Chapter VII: Teacher Practitioner Support
for Person-Based Response
In this chapter, I trade the role of a scholar-researcher for that of a teacher-practitioner to tell my story of how one group of my beginning composition students reacted to person-based response in the classroom. From an exit survey I gave each of them, in which they were to analyze their progress as writers in the class, I select eight students to tell their reactions to my comments. The stories of Angela, Stacy, Matt, Crystal, Brian, Jason, Ted, and Renee, put faces on the statistics presented in the preceding chapter and show why these responding strategies are embraced by both students and teacher. In addition, I identify what may be the greatest collective strength of person-based response, a phenomenon I call "group consubstanciality."
Chapter VIII: The Future of Person-Based Response
In this final chapter, I look at the future of person-based response beginning with the most promising research, connecting these strategies with the writing apprehension construct. Developed in 1975 by Daly and Miller, the writing apprehension survey and writing apprehension scale have been used and studied extensively by communication theorists. The construct has been shown to predict numerous student attitudes and behaviors, including their writing ability, their grades, their time spent writing, and their involvement in advanced writing classes. In this chapter, I suggest giving the writing apprehension survey in conjunction with my own survey to see if the two correlate. If they do, it can be suggested that person-based response aids in lowering student apprehension about writing with the corresponding changes in writing quality, and that these strategies, having been connected to a highly reliable construct, are themselves reliable. Also in this chapter, I suggest assessment of various vehicles for person-based response (methods such as conferencing and the use of audio tapes), and a study of the relative effectiveness of various person-based pedagogies (including activities such as invention heuristics, transactual assignments, portfolio grading, and collaborative learning). The dissertation concludes with a look at the concept of group consubstanciality and an example of how it was produced in one class through a student e-mail discussion. Thus, this dissertation ends where it began with the place of response in communication, students writing well because they write with a purpose, to connect with other human beings.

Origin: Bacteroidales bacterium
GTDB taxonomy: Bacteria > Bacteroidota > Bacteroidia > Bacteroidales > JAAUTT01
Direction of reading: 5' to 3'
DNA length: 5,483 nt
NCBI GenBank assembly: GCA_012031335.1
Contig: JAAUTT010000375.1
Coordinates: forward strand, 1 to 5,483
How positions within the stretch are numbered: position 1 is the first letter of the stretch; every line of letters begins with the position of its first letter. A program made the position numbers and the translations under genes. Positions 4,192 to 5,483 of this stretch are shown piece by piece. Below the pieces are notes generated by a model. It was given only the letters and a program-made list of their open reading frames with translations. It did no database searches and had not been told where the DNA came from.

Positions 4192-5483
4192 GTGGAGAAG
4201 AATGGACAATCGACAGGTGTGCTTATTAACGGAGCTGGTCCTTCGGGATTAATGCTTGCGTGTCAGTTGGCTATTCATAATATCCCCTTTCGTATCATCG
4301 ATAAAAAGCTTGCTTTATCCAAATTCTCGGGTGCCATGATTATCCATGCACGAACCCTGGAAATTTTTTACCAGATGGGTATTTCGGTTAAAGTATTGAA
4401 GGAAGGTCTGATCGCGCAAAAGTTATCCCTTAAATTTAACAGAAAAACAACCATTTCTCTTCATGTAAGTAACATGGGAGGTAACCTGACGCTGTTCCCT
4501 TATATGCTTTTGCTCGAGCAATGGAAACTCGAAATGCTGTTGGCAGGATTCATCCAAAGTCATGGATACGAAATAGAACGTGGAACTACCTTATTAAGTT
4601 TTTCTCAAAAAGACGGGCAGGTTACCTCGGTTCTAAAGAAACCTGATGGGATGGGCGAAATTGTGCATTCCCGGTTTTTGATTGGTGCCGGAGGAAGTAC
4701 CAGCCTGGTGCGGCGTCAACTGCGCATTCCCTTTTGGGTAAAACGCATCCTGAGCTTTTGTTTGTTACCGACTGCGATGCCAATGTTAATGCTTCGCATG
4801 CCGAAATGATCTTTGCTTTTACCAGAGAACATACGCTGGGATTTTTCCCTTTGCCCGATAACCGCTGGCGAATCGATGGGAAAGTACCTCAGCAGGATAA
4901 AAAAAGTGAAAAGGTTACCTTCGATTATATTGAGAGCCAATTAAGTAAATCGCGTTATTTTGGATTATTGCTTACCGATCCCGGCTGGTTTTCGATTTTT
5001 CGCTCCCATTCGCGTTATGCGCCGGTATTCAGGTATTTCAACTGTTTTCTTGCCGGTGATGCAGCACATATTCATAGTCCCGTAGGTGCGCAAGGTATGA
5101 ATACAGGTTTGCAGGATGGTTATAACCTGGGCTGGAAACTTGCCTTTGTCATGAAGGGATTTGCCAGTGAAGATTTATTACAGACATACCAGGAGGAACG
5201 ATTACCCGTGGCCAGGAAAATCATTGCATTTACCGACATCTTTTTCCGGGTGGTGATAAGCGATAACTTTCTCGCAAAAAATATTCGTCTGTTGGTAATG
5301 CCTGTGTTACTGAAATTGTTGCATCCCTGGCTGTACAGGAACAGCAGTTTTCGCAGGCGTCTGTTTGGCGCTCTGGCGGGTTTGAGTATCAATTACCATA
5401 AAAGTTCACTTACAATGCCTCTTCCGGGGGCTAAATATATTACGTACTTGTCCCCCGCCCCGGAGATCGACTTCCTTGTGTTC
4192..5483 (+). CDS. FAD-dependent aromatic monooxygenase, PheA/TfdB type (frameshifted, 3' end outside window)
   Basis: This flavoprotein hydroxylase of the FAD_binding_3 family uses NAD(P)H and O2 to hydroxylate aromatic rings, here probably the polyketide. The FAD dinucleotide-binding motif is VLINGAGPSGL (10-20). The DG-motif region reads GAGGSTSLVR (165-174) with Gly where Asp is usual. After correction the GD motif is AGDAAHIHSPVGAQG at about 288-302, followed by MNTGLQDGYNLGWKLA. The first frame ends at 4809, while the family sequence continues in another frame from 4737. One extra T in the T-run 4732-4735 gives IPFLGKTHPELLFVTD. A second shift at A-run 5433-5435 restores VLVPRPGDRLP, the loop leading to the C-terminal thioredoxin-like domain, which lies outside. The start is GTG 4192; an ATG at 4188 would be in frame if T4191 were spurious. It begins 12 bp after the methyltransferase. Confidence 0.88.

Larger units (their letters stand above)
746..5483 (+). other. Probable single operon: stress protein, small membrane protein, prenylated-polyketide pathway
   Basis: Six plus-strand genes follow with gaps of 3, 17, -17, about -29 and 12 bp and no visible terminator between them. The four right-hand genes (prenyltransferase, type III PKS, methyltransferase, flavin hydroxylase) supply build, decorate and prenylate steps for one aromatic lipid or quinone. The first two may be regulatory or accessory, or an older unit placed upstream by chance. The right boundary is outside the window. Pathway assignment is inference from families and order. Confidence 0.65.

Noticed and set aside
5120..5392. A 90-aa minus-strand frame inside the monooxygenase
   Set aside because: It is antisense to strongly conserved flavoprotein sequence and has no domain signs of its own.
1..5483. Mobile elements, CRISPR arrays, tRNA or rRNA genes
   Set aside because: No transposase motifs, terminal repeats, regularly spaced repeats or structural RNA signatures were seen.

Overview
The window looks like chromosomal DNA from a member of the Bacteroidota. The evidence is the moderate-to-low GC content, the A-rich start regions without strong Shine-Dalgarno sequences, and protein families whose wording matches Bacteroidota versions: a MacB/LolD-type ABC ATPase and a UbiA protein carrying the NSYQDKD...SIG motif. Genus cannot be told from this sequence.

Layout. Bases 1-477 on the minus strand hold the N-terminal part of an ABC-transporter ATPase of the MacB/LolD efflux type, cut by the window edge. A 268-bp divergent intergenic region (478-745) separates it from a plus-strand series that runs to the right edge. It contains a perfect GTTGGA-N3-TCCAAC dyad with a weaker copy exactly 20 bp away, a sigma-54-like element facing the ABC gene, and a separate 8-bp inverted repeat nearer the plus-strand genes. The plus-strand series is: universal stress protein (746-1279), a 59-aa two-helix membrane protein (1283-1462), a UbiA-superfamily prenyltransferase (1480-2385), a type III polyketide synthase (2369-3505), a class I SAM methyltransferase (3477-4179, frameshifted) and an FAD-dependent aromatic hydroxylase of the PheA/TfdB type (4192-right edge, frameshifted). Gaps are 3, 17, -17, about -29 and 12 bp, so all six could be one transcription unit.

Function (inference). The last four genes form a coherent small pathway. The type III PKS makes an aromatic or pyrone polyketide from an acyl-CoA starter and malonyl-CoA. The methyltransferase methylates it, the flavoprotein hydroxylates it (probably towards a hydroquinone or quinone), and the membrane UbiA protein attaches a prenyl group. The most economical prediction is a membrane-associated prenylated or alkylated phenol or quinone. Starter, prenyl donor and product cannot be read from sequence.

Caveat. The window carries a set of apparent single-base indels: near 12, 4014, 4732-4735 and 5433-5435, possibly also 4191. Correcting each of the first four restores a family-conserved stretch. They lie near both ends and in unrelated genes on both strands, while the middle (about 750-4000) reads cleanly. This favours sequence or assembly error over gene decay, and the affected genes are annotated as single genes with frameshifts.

On to Chapter II